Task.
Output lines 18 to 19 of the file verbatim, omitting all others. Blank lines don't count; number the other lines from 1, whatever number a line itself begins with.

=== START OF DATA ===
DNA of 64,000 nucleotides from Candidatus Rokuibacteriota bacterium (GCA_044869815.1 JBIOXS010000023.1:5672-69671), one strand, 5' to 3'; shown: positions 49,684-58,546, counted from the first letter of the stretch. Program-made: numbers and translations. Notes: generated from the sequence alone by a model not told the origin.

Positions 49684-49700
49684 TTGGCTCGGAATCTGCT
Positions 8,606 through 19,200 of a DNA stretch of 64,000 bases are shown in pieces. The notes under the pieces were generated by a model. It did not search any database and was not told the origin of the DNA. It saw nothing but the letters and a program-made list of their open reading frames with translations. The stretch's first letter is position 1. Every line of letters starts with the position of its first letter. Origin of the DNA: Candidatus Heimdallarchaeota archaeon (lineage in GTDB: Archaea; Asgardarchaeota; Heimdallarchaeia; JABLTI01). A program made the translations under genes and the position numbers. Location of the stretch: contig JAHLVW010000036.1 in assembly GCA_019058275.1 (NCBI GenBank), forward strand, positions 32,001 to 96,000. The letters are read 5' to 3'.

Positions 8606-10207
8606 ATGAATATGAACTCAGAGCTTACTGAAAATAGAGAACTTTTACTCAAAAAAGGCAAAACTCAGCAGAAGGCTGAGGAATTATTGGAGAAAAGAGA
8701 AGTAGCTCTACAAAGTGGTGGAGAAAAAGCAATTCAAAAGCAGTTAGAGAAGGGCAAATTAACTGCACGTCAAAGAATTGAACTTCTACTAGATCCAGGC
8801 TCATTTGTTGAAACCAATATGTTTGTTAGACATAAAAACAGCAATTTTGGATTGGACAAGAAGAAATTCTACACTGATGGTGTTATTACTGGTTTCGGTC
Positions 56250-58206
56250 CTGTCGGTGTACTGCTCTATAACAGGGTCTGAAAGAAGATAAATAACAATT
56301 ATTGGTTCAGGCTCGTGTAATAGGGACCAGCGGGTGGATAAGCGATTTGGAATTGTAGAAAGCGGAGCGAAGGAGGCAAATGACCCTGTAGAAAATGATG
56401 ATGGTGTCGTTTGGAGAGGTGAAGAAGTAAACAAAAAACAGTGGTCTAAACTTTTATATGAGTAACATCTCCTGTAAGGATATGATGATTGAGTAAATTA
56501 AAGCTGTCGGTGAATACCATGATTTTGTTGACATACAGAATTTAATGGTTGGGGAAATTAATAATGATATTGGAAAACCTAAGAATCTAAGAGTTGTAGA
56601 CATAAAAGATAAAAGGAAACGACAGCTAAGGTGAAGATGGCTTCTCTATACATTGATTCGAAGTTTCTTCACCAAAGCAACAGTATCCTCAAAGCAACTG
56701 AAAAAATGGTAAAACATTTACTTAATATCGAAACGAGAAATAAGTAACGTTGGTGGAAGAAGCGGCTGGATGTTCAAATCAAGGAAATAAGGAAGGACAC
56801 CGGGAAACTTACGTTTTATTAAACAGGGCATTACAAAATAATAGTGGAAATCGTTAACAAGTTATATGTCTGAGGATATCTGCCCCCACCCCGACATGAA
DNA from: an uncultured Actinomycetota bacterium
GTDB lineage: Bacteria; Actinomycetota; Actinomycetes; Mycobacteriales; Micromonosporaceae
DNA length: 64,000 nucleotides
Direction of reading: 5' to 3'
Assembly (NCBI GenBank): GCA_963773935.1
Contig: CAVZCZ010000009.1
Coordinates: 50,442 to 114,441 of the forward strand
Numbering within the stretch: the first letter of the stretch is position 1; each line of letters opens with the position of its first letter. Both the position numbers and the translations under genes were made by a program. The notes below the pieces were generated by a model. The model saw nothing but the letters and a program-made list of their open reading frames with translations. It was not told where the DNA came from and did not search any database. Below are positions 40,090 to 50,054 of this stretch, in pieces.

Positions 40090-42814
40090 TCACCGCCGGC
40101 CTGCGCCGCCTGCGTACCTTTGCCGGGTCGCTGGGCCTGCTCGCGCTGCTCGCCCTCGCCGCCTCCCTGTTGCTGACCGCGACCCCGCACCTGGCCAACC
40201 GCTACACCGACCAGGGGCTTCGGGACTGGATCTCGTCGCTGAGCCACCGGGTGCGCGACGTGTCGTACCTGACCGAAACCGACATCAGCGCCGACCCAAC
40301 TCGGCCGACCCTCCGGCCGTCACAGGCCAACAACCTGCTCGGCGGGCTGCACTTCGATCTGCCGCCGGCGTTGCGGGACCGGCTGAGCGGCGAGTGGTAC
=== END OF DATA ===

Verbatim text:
GTDB lineage: Bacteria; Actinomycetota; Actinomycetes; Mycobacteriales; Micromonosporaceae
DNA length: 64,000 nucleotides